Members of the smartest mammal on the planet save members of the second smartest mammal on the planet. (Photo: YouTube)
A clip of a dolphin stranded on a beach isn’t all that rare. See here, here, or here.
But a video of an entire pod of dolphins approaching the shore from the distant continental slope, swimming through the shallows, and deciding en masse to strand themselves on the beach—only to be rescued by a rag-tag group of Brazilian beachgoers in a little less than four minutes?
Come se dice “viral” in Portuguese?
The stranding-turned-rescued occurred Monday morning, at Arraial do Cabo, a beach roughly two hours east of Rio de Janiero.
The video appears to be a clear example of the Anti-Genovese Syndrome.
Otherwise known as the bystander effect, the Genovese Syndome is defined as a social phenomenon in which the more people present, the less likely any of them are to help another person in distress.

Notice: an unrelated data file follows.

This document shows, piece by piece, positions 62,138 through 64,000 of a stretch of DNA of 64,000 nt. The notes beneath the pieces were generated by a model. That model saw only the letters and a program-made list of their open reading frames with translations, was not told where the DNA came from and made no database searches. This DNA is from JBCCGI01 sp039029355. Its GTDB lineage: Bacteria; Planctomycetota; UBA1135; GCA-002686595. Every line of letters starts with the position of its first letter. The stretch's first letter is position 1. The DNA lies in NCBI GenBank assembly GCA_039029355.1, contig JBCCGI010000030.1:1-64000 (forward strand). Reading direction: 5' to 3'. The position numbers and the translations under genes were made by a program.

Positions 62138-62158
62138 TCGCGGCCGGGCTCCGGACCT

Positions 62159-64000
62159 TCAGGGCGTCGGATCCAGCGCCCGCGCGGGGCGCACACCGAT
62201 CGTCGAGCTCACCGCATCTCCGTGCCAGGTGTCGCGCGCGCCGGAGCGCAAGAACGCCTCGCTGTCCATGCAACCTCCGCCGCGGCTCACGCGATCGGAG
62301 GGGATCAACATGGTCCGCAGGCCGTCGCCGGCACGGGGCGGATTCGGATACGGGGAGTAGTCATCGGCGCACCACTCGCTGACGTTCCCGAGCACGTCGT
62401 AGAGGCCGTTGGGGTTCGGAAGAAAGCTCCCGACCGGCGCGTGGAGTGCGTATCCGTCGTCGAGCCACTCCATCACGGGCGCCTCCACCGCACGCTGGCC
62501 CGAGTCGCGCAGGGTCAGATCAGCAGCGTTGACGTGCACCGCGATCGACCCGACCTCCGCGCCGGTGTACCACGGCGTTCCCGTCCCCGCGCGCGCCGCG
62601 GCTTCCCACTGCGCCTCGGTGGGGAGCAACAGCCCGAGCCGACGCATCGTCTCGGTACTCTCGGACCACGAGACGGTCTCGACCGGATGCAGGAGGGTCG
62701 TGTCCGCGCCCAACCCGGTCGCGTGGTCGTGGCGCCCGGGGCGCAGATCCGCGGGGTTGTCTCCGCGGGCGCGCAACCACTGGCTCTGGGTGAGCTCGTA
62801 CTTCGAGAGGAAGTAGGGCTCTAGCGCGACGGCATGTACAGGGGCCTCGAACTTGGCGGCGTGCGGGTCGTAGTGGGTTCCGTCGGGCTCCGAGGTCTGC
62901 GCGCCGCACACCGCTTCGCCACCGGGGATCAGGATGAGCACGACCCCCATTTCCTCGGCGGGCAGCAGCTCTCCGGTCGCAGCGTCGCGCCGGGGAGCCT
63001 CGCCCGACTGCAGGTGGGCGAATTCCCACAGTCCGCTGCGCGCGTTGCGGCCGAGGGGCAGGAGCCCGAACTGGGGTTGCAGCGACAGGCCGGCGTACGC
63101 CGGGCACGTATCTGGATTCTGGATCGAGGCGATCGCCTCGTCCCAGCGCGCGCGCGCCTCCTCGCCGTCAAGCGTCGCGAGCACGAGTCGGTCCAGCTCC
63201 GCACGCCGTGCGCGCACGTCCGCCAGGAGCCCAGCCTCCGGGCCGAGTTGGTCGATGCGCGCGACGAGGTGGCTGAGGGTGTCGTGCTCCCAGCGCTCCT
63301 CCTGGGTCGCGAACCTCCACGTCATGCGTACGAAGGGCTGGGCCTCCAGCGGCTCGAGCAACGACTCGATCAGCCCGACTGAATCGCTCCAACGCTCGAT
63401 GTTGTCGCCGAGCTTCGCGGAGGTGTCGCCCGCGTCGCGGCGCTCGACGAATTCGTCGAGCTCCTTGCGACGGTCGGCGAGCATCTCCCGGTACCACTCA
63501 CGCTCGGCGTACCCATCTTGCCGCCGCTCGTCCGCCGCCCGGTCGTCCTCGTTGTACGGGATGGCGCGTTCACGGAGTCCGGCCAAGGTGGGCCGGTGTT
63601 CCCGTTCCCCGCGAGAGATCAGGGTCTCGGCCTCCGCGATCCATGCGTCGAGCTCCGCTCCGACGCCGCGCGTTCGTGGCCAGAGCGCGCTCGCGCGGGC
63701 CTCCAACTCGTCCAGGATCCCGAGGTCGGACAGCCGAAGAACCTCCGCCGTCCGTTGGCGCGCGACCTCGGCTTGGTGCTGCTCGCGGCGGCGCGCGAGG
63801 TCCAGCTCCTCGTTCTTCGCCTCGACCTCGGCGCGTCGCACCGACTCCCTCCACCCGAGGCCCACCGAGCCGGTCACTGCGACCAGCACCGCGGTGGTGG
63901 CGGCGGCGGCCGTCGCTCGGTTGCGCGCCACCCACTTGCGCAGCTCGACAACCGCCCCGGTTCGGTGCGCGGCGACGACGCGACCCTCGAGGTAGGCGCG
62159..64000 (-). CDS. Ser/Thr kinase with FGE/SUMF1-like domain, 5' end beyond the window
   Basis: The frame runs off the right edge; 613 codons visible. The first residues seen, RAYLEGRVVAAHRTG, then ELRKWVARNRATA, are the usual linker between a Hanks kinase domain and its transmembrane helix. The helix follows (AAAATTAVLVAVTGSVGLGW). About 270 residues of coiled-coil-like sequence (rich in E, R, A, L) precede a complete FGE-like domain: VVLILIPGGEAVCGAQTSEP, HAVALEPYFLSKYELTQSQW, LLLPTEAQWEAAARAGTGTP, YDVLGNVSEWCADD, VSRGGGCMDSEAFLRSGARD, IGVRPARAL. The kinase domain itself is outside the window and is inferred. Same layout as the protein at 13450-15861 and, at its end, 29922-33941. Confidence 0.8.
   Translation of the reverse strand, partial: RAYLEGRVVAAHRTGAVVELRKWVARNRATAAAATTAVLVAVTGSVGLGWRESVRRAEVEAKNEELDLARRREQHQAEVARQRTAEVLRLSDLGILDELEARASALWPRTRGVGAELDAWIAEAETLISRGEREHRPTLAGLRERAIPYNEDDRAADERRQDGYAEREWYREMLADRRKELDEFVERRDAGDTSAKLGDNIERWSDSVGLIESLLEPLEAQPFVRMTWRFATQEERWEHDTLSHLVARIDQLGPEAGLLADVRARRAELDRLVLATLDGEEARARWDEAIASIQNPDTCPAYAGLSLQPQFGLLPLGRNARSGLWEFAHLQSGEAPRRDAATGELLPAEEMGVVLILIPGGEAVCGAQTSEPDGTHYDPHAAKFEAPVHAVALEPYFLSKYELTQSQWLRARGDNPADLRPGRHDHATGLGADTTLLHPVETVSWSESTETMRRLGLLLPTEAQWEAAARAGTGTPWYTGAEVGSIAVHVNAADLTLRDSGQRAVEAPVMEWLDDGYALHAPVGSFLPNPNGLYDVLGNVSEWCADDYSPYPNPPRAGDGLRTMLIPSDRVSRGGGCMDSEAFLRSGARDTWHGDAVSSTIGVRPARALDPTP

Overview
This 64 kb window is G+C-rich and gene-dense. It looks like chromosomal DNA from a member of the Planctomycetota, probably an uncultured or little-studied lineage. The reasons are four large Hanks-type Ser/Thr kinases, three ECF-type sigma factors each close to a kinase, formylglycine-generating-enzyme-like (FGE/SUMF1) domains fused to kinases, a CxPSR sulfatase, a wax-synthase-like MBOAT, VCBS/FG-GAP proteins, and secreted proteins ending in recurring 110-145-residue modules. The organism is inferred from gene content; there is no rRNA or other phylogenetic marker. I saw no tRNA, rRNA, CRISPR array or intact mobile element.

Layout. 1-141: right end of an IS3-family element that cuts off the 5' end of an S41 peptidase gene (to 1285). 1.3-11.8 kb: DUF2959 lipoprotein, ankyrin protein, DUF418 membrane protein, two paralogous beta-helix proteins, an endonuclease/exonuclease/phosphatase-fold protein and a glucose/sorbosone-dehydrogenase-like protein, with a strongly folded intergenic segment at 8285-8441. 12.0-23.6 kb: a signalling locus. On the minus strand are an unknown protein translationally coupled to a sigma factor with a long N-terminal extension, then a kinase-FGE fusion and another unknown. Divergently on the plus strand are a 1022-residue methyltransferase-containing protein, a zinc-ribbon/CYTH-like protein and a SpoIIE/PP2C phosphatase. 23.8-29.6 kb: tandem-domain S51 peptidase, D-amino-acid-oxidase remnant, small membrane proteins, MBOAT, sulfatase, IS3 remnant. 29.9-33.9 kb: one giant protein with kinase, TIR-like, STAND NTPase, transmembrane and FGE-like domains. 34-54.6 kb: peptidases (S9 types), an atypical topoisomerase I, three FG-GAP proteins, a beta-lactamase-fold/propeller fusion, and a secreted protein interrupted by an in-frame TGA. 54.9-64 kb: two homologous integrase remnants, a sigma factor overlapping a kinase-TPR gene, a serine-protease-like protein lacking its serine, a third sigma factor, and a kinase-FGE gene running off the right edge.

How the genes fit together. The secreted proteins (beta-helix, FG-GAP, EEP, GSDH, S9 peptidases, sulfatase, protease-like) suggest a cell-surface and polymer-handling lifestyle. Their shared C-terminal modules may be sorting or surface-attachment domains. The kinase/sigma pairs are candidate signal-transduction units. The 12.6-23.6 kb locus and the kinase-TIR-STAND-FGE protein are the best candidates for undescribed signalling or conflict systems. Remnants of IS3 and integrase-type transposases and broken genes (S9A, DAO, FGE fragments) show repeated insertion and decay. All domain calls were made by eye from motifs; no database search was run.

Pay attention to the man in the board shorts approaching the sea creatures cautiously. Shortly thereafter, his Good Samaritanism is echoed by like-minded beachgoers who roll up their proverbial sleeves, and set about doing what they can to move the mammals back out to sea.
As for that other question you've been wondering: why do dolphins beach en masse? Scientists don't really know for sure, but a lineup of would-be suspects includes following a sick leader, Navy sonar, possibly climate change, and maybe something they ate.